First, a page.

The main classroom rule that she has for her students is that they respect each other, respect themselves, and respect their teacher. Other than that, she is very strict on cheating and whenever students leave class they owe her the number of minutes they were gone. She does not have too many strict rules because she wants to teach students to be responsible for themselves, which is an important life skill.

Of her 31 students in her period 4 (Math 2) class, four are designated ELLs, of 26 students in her period 5 (Math 2) class, seven are ELLs, and of 31 in her period 6 (Math 3) class one of them is an ELL student. So, in total she has 12 designated ELL students. Emerging level ELLs will test with a bilingual translator in another room. She will also seat bilingual students next to Spanish speaking students so that they can communicate. She will not put high level bilingual students next to lower level students because they will work too far ahead and may hinder the student more than help, so instead she puts a mid-level ELL student with an emerging level ELL student. She also makes sure to come over to them during group work so that they can get some one on one time with them. She lets them also write in their native language and the Spanish speakers get a Spanish version of their eBook. Some of the bilingual students have outside support classes and their ESL teacher luckily has really good math skills.

Of her 31 students in her period 4 (Math 2) class, eight have an IEP, of 26 students in her period 5 (Math 2) class, one has an IEP, and of 31 in her period 6 (Math 3) class one of them has an IEP. So, in total she has 10 students with an IEP. In order to keep track of all the accommodations she has to make, she has a spreadsheet that details every students’ needs in the class in which she will add notes on them throughout the year. She also, meets with the student in the first month of school to make sure everything on the IEP is what they need and if there is anything else she needs to know about them and their needs.

Of her 31 students in her period 4 (Math 2) class, two have a 504 plan, of 26 students in her period 5 (Math 2) class, one has a 504 plan, and of 31 in her period 6 (Math 3) class one of them has a 504 plan. So, in total she has 4 students with a 504 plan. She does the same thing with these students as she does with her IEP students. She has a spreadsheet that organizes all their needs that she can also add notes on throughout the year and she meets with these students to see if there is anything else she needs to know that may not be outlined in their 504 plans.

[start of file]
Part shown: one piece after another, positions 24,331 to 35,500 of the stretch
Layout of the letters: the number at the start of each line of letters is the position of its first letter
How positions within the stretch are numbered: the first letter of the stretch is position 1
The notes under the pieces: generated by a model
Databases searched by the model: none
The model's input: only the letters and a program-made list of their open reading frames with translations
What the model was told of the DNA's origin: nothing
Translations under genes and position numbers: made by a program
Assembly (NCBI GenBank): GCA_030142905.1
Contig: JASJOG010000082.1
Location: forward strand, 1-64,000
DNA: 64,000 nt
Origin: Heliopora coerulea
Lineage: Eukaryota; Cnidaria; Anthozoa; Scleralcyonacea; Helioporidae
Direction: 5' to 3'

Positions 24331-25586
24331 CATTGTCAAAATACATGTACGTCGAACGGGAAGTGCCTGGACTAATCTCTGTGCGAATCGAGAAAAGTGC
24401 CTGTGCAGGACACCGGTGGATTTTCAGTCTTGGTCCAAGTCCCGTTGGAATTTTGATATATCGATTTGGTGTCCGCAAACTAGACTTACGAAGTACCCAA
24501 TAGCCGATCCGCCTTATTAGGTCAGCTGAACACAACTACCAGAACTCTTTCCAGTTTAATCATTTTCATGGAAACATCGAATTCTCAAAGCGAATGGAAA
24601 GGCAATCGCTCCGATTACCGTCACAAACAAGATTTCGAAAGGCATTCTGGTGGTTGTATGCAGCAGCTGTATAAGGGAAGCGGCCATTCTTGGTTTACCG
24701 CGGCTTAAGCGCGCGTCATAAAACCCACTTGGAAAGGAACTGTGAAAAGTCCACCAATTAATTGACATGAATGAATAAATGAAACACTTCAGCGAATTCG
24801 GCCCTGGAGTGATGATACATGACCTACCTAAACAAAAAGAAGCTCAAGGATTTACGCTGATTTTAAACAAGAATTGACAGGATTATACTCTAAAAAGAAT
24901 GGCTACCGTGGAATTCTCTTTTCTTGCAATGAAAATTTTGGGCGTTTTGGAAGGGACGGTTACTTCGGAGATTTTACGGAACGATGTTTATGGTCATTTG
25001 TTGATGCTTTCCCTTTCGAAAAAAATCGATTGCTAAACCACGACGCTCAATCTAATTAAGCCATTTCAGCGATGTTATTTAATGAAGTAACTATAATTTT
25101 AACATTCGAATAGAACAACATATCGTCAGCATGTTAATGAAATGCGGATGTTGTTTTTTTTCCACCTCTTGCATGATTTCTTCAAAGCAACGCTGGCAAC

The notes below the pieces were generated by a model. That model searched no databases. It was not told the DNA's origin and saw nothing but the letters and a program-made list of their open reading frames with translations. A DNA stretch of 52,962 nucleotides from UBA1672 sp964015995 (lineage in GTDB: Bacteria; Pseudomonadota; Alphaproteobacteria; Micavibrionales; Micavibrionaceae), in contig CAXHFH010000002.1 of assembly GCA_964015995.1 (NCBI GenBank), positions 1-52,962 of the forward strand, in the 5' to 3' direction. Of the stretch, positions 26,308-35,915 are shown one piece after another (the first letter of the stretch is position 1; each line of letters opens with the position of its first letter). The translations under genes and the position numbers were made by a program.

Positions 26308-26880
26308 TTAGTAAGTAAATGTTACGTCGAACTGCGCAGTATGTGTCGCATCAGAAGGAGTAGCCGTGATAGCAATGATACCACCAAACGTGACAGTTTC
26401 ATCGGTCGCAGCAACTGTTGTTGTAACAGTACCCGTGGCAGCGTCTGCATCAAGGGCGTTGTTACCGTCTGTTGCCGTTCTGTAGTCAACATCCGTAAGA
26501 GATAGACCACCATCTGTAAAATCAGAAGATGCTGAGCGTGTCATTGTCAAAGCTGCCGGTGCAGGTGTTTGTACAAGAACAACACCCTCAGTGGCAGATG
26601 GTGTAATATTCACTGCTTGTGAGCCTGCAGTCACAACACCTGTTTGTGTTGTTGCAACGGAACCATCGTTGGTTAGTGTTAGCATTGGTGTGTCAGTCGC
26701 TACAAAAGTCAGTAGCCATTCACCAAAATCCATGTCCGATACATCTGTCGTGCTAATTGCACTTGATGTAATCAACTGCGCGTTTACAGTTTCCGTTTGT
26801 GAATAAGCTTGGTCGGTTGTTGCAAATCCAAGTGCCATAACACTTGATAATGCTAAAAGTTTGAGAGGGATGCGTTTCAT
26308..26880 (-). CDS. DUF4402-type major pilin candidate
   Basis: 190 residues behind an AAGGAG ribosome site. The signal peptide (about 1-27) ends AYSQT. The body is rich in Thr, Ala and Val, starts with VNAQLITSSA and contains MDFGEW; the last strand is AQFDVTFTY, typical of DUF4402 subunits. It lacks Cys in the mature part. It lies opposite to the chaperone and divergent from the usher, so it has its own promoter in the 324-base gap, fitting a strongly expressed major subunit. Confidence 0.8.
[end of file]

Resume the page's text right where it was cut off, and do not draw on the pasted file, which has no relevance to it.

When a student is not behaving in class after multiple warnings to calm down she sends them out to go on a walk and get water and calm down. She will sometimes change their seats if a seating arrangement is resulting in too much side conversation. She tries to talk to the students one on one, but if it continues to escalate she will email the parents. She will then acknowledge a change in behavior if they have been behaving nicely the next week. She does admit that sometimes she focuses too much on the negatives and not enough of the positives and needs to have more of a balance. She used to give late passes as a motivator to students, but she stopped when one student stole them all. She also gives amnesty days for good behavior and when time allows which is a day where students can do any assignment they did not turn in for full credit and if they have turned in all their assignments they can do extra credit work. She also makes a point to acknowledge when a student does well on tests or homework or has made any major improvement to their grade in the class.